Cell phones have become a handy tool in fostering viable learning habits in students. It is not only about texting, but involves a lot of other aspects like browsing social media sites, sharing links and videos, searching e-books, etc. Teachers all over the world are using cell phones for individual and group texting and inspiring students to communicate with each other.
Recording Lectures: The "Flipped" Classroom
In "Flipped" classrooms, teacher's lectures are recorded by students using their cell phones. The recorded audio, video lectures can then be listened to or watched by the students outside of their class hours at their convenience.
Answers Delivered Instantly
Whenever a student has a question, he/she has to make a physical visit to the teacher in order to clarify the same. Now, cell phones make it possible to just call up the teacher and get answers instantly. Additionally, instead of reverting to individual student calls, a teacher can upload answers on the class website for everyone to access it freely. In this way, a teacher can encourage 'flipped' teaching as well. It makes the teacher's job much easier, since he doesn't have to visit every group repeating the answer.
Although a majority of parents don't like the concept of texting, surveys conducted at different points of time have found texting via cell phones contribute towards an increased reading and writing habit amongst students. Research has shown that students become more aware of spelling and use of words when sending texts to friends. Further, texting seems to encourage a constant flow of ideas via text abbreviations. Young writers can capture, compile, and create new ideas from such texts. These can be translated as they edit and revise, resulting in a final draft that is written in the standard language.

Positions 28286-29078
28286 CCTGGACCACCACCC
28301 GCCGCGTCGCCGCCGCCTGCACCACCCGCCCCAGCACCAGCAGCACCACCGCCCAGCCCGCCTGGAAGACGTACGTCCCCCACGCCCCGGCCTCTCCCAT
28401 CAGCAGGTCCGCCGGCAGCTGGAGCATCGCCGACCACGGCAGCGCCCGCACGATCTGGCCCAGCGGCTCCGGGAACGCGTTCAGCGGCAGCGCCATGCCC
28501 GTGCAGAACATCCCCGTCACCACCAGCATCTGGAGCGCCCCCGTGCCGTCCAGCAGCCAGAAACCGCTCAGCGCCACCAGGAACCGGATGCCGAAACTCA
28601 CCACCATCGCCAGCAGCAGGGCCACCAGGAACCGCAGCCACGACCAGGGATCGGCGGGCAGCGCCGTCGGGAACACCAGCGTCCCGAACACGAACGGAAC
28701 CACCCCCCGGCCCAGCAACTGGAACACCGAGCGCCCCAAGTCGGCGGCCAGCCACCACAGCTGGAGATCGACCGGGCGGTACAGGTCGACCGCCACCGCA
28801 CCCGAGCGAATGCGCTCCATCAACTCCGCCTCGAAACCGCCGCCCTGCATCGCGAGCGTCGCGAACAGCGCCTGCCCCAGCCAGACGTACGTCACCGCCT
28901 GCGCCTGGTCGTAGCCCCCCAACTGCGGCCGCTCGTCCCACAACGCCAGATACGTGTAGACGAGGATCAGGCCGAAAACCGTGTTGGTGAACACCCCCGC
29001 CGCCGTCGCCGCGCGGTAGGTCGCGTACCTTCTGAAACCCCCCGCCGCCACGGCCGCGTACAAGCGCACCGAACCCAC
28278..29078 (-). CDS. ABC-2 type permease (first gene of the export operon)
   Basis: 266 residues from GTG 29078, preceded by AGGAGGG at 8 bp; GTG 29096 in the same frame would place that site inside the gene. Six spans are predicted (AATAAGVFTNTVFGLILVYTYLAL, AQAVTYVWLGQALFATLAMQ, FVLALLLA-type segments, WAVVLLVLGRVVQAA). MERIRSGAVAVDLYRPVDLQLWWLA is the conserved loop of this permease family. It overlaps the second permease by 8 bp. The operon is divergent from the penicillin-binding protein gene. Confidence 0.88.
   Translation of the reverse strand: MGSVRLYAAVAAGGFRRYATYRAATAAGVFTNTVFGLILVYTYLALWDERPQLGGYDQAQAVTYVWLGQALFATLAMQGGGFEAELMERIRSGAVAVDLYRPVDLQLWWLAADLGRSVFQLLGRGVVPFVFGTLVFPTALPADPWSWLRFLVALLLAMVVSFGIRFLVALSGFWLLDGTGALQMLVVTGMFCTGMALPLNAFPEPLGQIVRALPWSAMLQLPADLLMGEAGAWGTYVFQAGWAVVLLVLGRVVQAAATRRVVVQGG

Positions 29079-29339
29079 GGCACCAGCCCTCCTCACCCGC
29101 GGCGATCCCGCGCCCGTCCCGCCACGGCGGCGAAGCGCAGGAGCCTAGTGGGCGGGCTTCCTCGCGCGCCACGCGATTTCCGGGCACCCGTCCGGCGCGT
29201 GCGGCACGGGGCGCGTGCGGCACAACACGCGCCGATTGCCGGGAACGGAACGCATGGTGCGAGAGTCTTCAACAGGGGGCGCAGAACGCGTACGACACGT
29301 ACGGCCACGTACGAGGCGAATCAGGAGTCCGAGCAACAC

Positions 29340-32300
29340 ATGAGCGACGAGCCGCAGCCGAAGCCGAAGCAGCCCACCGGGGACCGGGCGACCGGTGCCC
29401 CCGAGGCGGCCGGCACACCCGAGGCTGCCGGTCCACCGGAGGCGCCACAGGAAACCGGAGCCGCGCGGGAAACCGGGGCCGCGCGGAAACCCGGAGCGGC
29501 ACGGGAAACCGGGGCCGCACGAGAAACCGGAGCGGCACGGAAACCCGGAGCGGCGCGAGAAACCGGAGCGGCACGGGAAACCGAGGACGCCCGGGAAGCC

Cell phones allow a group of students to connect and share their ideas with each other. It includes asking questions, polls, vocabulary development, etc. Professors can set up one way messages with reply only to sender or open chats. All texts sent and received are documented on the website. This adds a great deal of structure and documentation in communicating with students through reading and writing of text messages.
Ideas for the Classroom: Students Response System
To encourage literary development in students, a teacher can send text messages to the student's cell phone in the evening and read out the response the following day to give grades. Open group chats can also be set up to interact and discuss questions within various learning groups.
During class, a professor can set the students a multiple-choice quiz and request them to send in their answers on his/her cell phone. On receiving all responses, the teacher can immediately display the students' votes on the classroom projector.